LONDON (Reuters) - British drugmaker GlaxoSmithKline (GSK.L) has fired its head of research and development in China after discovering that a study by some of its Chinese scientists contained misrepresentation of data.
A company spokesman said on Tuesday that Jiangwu Zang had been dismissed and three other individuals had been placed on administrative leave, while a further employee had resigned.
The decision follows an investigation into concerns about a scientific paper published in the journal Nature Medicine in 2010 involving pre-clinical research into multiple sclerosis. Zang was one of the authors of the paper.
“Regretfully, our investigation has established that certain data in the paper were indeed misrepresented,” Britain’s biggest drugs group said in a statement.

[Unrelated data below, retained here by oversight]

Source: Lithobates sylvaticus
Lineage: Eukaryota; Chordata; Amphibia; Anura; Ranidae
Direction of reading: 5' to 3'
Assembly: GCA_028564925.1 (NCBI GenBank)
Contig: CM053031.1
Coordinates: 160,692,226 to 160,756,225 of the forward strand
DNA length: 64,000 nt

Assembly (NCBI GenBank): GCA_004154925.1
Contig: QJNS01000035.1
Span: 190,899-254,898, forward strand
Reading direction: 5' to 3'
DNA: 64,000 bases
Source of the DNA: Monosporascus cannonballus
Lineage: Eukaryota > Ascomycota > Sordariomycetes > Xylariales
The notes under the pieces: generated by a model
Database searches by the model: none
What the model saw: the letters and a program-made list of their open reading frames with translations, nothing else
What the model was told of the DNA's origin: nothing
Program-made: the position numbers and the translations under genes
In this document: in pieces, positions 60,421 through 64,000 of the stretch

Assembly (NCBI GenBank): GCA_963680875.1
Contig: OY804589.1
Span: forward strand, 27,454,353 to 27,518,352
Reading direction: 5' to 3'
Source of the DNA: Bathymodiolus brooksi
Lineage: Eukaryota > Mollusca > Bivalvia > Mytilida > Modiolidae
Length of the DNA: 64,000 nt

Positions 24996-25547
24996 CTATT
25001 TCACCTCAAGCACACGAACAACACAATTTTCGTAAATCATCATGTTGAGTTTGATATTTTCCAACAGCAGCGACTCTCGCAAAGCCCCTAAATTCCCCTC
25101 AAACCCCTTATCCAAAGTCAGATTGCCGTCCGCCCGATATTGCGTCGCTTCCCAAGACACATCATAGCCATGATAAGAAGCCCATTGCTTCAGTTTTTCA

“We’ve shared our conclusion that the paper should be retracted and are in the process of asking all of the authors to sign a statement to that effect, according to Nature Medicine’s procedure.”
The study, which looked at the role of a protein in multiple sclerosis, involved early-stage research and did not directly involve patients, although some blood samples were used.
However, the work did inform GSK’s development of an experimental medicine for multiple sclerosis, known as GSK2618960, which has reached the stage of initial testing in healthy volunteers.
The early clinical tests of the product have now been suspended as a precaution, although there is no signal of a safety issue with the medicine, the spokesman added.
GSK, like many other large Western drug companies, is increasing its research presence in China. But its Chinese R&D centre is still small compared to operations in Europe and the United States.
Reporting by Ben Hirschler; Editing by Bernard Orr